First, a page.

Sultana Kamal leads a coalition of environmental groups fighting to keep the governments of Bangladesh and India from building a giant coalfired power plant next to a vast wild estuary called the Sundarbans.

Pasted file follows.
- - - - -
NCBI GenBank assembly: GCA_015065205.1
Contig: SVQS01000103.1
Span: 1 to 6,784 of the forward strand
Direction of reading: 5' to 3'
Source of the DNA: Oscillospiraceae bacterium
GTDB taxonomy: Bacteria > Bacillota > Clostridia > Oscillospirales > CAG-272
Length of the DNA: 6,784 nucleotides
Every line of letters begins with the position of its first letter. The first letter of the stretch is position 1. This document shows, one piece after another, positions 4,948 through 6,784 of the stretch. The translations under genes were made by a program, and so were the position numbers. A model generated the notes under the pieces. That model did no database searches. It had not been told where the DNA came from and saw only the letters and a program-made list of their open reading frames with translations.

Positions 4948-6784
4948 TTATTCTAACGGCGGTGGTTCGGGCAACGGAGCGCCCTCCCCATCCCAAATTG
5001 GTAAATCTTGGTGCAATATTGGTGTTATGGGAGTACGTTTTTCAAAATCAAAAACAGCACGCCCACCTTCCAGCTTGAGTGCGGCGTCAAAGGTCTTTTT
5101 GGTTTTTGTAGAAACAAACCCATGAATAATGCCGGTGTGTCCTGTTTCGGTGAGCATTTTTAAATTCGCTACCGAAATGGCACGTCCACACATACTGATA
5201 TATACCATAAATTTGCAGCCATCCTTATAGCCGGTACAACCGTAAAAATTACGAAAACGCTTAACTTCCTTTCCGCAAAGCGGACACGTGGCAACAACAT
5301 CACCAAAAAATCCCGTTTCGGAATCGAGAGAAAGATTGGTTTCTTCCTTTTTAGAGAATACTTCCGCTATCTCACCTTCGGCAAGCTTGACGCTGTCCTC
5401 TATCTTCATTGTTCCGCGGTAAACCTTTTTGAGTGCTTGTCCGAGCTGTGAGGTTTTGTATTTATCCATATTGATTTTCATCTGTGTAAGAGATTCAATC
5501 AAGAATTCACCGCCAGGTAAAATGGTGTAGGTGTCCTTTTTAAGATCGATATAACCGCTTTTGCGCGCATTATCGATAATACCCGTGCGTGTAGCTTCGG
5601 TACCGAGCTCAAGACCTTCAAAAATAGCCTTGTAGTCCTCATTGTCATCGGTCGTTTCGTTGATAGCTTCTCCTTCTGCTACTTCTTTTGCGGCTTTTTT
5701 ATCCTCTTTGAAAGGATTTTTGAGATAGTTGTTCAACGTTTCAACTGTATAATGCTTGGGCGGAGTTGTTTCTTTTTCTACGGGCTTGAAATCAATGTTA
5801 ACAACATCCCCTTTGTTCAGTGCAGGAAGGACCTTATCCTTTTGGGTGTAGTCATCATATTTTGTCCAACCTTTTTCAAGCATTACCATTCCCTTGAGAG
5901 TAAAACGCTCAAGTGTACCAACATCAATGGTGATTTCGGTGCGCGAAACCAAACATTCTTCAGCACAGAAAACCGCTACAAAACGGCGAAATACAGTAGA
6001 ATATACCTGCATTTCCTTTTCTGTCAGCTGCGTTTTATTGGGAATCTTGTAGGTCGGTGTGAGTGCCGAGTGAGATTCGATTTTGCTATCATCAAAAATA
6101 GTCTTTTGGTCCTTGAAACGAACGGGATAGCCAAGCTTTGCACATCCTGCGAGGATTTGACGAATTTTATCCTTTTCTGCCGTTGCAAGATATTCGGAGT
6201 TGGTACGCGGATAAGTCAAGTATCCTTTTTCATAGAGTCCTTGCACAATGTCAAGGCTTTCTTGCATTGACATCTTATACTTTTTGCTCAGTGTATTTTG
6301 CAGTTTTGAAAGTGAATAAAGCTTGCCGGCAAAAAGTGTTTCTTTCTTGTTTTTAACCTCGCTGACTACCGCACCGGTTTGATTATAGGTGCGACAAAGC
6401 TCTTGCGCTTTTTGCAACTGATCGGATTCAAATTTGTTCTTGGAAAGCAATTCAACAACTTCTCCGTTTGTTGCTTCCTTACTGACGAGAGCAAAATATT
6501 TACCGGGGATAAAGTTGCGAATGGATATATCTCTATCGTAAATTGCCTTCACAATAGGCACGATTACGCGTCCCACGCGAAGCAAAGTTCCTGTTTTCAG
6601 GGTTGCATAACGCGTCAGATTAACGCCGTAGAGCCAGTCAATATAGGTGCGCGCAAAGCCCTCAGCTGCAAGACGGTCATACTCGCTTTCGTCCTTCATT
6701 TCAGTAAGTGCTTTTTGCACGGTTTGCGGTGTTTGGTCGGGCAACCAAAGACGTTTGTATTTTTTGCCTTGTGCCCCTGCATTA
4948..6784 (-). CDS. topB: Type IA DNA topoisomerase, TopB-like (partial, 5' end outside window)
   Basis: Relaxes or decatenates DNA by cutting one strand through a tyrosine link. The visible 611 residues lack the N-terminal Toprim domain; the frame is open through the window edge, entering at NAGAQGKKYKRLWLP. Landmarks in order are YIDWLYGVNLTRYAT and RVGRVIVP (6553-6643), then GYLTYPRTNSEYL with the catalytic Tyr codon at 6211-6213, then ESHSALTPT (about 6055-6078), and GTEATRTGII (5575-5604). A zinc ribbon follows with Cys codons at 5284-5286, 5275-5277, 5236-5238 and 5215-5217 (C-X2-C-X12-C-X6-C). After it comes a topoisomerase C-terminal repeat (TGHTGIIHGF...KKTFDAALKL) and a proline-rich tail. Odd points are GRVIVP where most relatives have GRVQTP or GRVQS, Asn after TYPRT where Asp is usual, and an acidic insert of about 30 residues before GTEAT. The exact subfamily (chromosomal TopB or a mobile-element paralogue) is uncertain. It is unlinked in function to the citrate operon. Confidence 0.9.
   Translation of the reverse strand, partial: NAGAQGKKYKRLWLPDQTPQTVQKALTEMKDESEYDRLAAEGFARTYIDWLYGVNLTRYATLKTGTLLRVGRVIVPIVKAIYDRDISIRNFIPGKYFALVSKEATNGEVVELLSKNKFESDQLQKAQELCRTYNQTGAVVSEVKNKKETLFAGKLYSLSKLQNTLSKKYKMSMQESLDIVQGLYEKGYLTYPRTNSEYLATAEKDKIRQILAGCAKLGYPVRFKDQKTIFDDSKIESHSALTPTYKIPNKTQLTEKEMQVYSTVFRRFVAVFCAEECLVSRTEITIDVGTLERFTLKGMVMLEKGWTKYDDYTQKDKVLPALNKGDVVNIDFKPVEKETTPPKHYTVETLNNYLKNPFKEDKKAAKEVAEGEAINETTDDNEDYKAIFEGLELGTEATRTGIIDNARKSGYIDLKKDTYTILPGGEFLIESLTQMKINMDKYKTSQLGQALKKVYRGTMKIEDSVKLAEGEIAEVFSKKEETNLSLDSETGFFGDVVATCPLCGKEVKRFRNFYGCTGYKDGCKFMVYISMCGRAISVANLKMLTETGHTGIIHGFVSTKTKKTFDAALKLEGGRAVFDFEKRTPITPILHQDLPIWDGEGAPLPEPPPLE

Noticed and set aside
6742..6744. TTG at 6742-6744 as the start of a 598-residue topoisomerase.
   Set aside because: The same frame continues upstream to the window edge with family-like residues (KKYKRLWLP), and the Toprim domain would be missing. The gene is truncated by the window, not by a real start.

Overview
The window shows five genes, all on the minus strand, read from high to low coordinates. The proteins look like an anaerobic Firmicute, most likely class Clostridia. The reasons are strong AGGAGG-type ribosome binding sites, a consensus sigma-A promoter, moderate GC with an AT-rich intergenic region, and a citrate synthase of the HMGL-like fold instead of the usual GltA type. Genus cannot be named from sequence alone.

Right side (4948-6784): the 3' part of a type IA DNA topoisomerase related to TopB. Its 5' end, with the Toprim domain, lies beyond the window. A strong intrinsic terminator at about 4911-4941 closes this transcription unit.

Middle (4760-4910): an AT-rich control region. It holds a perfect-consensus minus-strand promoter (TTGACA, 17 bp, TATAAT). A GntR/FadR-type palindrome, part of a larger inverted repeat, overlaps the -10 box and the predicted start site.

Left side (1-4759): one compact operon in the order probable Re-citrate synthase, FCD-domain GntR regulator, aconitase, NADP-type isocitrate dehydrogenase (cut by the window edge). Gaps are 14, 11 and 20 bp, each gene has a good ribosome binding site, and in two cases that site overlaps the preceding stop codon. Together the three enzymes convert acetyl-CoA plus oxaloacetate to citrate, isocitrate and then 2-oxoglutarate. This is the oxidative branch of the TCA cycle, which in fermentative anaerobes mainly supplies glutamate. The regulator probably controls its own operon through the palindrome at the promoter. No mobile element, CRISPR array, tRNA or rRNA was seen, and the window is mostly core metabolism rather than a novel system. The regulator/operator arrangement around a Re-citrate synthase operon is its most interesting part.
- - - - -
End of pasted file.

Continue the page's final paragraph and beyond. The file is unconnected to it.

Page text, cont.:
The Sundarbans mangrove forest as seen from outer space. Sultana Kamal leads a coalition of environmental groups fighting to keep the governments of Bangladesh and India from building a giant coalfired power plant next to a vast wild estuary called the Sundarbans. The plant would spew mercury and smog-causing chemicals across the hundreds of small mangrove islands where Bengal tigers hunt spotted deer and monkeys. The Passur River, which flows through the heart of the wilderness and is home to endangered river dolphins, would become a shipping lane for coal and toxic coal ash. Kamal’s coalition has worked with Earthjustice since 2015 to petition the United Nations to urge Bangladesh and India not to build the plant. The governments are paying attention. Last summer, Bangladesh sent a dozen high-ranking officials to a hearing of UNESCO’s World Heritage Committee, whose designations influence national conservation policies and the flow of tourism dollars. The committee requested that Bangladesh put the plant and all large-scale industrial projects near the Sundarbans […]

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